76th Session of the United Nations General Assembly

“We need your help to prevent UNGA 76 High-Level Week from being a super-spreader event.” –Linda Thomas-Greenfield, U.S. ambassador to the United Nations in a letter to UN Member States on August 13th 2021

The 76th Session of the UN General Assembly is set to open on Tuesday, September 14th, 2021. Although the General Assembly always features vital high-level debates about world politics, this year’s General Assembly will also be the latest setting for the global debate on safety protocols during COVID-19. If the session remains as proposed, the event would be held in a hybrid model in which world leaders attend the annual gathering in-person unless restrictions prevent them from traveling. However, the eagerness of UN member states to return to the headquarters is at odds with many UN staff members’ interests, as well as those of the host country’s Mission to the UN. In a diplomatic note sent to her counterparts in the 193-member world body, U.S. Ambassador Thomas-Greenfield highlighted concern over an in-person meeting citing that drawing travelers to New York, “needlessly increases [the] risk to our community, New Yorkers, and other travelers.” Proposing a virtual alternative, similar to the 75th-anniversary gathering in the previous year, the U.S. Ambassador reflected the United States government’s recent caution in response to the rapidly spreading Delta variant. 


Another point of concern for many UN personnel is the status of vaccinations for coworkers. Due to inequity in global vaccine distribution, the UN system cannot mandate vaccines. This leaves New York City staff forced to be in spaces exposed to unvaccinated colleagues, even if they’re required to wear masks and socially distance. Furthermore, the current honor system in place only has visitors declare themselves virus-free; there has been a push for visitors to provide a confirmed COVID-19 negative test.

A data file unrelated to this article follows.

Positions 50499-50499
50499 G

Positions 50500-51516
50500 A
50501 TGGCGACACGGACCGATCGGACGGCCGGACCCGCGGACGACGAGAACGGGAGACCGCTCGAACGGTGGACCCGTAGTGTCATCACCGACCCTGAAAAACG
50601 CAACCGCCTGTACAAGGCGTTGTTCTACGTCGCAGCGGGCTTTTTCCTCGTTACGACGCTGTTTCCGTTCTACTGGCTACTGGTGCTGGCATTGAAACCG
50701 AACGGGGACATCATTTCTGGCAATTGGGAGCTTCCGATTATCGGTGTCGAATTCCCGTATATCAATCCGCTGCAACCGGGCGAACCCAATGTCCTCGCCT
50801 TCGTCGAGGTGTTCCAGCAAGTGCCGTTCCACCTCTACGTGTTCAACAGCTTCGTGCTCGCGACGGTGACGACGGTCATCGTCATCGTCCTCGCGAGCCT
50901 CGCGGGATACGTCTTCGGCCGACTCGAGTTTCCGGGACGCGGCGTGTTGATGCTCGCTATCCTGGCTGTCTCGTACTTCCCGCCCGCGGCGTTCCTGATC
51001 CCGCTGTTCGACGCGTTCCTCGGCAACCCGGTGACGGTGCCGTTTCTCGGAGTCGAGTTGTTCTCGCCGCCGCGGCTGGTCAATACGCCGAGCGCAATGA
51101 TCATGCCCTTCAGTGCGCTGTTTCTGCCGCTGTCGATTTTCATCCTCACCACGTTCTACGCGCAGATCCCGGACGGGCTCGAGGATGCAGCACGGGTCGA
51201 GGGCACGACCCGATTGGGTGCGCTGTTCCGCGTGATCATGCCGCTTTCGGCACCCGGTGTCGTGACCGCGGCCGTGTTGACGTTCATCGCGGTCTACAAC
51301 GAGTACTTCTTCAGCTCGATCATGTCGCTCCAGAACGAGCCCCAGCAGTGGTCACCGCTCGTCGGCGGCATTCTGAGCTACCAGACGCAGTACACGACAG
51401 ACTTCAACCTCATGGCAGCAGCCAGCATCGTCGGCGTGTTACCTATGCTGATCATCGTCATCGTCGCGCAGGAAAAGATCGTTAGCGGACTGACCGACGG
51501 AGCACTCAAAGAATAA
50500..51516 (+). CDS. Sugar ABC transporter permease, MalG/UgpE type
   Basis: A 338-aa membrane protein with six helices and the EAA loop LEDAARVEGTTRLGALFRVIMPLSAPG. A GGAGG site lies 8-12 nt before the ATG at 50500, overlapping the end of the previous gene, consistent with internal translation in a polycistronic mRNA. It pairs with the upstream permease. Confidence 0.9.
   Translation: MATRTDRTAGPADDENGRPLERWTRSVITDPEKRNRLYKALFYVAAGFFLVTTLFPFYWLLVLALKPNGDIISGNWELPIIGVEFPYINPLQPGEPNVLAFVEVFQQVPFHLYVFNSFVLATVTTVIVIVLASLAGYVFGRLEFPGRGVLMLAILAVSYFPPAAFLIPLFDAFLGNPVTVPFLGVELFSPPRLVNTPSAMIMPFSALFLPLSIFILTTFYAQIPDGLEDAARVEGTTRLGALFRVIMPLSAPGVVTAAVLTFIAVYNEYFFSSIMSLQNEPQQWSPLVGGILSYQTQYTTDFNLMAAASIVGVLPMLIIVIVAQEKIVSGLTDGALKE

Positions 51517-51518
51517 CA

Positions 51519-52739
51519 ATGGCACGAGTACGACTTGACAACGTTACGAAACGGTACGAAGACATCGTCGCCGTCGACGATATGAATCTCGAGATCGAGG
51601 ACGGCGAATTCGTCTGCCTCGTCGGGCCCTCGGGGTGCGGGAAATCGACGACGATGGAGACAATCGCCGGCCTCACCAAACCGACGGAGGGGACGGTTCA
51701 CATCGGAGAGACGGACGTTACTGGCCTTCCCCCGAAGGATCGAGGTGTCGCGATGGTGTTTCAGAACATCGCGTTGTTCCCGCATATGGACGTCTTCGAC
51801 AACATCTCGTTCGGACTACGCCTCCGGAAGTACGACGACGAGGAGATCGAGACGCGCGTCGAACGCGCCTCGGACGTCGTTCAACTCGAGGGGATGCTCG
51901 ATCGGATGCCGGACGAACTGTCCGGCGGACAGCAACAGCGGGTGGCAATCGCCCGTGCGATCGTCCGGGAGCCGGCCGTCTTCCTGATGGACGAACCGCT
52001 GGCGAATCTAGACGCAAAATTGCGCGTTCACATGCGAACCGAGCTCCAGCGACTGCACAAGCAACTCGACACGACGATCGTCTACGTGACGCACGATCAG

This new tone in regard to the pandemic is a shift from conversations from earlier in the year. In July, as New York witnessed a significant improvement concerning COVID-19 numbers, UN General Assembly President Volkan Bozkir from Turkey allowed the number of delegates to increase from one to two, and for high-level speakers to be joined by three delegates in the vast chamber. It’s unclear how Bozkir’s office is responding to the recent climate. 


As of the beginning of September, it is unclear whether the leader of the host country, U.S. President Joseph Biden, will be making his first General Assembly speech in person. 


The conversations that are happening over the feasibility and safety of in-person sessions in the halls of the United Nations are no different than those happening in classrooms around the world. As we direct our attention towards a post-pandemic world, it is important to consider the ways in which the global community can respond united to a world in crisis and how these steps can be translated to sustainable solutions for global equality.

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